The EP is in some ways a musical extravaganza; the first single, “Creature of Habit,” is a upbeat pop-leaning track with a country edge; on the opening country-folk single, with it’s blues-heavy guitar, ”To Disregard,” Frankel’s vocals seem to be greatly influenced by one of her musical proteges, Bonnie Raitt. Other songs like “Tenderly” has a jazzy allure; and an nicely done acoustic cover of The Cure’s “Just Like Heaven.”
Frankel’s other musical influences include Sheryl Crow, Etta James, Joan Osborne, Joni Mitchell and Fleetwood Mac, and she has also opened for artists like B. Forrest, Cole Degenova, Heazza Official, and Sunny Side Up. The musicians supporting Frankel include Dave Hiltebrand (guitars, bass); Eddie Ganet (keyboards, organ); and Robert Rashid (drums, percussion).
Jack Kotz – “For The Stars (Under A Roof)”
New York City-via-North-Carolina musician Jack Kotz, who we’ve featured on IRC a number of times over the past couple of years, joins Mix at the end of the track for some vocal contributions.
His newest EP, KOTZ!, features tracks like the funky space rock of “For The Stars (Under A Roof)” and the frenetic piano game of the misleadingly-named “Acoustic Gesture #2.” That’s part of the charm of Kotz’s music – nothing is usual or unoriginal about his work.
Kotz is endlessly experimenting with eclectic recordings and has dropped two LPs and two EPs in just the past couple of years.
Liz and the Lovelies – “What You’re Told”
In the winter of 2013, Virginia native and singer/songwriter Liz Chidester set out by train for the big, windy city of Chicago. Soon after, she was making gains as a songwriter, guitarist and ukulele player, gaining recognition from outlets like NPR.
The following year, Chidester’s new band Liz and the Lovelies debuted with the release of People Pumping Pedals and the intimate EP Otter Hill in 2015. Twice she has been featured on NPR for her music.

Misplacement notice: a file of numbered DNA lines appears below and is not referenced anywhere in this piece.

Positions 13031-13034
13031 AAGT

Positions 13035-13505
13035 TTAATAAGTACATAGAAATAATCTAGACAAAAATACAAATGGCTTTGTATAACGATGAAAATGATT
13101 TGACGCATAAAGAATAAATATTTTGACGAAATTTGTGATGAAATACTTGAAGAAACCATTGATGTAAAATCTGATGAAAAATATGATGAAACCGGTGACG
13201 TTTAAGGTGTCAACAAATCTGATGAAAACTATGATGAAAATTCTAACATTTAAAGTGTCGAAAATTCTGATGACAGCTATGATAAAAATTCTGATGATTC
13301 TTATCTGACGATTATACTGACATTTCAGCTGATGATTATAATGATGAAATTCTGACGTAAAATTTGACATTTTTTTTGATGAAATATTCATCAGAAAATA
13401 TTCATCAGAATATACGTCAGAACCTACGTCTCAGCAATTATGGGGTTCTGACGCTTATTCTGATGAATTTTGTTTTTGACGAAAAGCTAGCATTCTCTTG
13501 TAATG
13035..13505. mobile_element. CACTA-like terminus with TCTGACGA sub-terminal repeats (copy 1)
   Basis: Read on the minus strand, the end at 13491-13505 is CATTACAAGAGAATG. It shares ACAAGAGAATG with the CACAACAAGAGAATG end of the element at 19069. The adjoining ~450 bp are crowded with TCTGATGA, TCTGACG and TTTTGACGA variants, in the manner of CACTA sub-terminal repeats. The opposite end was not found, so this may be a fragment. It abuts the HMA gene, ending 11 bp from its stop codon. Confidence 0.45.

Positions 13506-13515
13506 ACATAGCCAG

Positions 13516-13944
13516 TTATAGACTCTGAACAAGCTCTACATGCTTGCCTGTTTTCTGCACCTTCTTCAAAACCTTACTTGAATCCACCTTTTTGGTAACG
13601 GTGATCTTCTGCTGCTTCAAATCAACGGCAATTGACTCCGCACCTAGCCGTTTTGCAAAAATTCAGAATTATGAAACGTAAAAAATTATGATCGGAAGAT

The band’s newest release, Progress Into Simplicity, is an exploration of acoustic folk mixed with indie pop and electronic elements, drawing inspiration from musical influences like Regina Spektor, Norah Jones, Andrew Bird, Sufjan Stevens, and Father John Misty.
The lead single, “What You’re Told,” is a gypsy, waltzing-like acoustic number with fusions of mandolin, cello and percussions with a mystic accent throughout. Other band members include Alex Chidester (mandolin); Lewis Rawlinson (cello); Ivan Pyzow (trumpet, synth, keys); Mike Fletcher (bass) and Zach Finch (drums).
MP3: “What You’re Told“ – Liz and the Lovelies from Progress Into Simplicity
Quick Picks: New Indie Songs from DIY Bands Worldwide
Glasgow, Scotland: “Everything (Is You)“ – Bobo and The Demeraras from Utopia Eurotica
Nashville, Tennessee: “South“ – Zach Cannella from Jephthah
Stockholm, Sweden: “Great Expectations“ – POKAL from Great Expectations
Astoria, New York: “Between The Lines“ – Amber Lamps from Plaidypuss
Skelmersdale, England: “Two Apart“ – Mosley Bar from Royalties
Cleveland, Ohio: “Say It Now“ – The Shadow Division from The Shadow Division
Berlin, Germany: “Döda flickan rädda rösten“ – Fagelle from Döda Flickan Rädda Rösten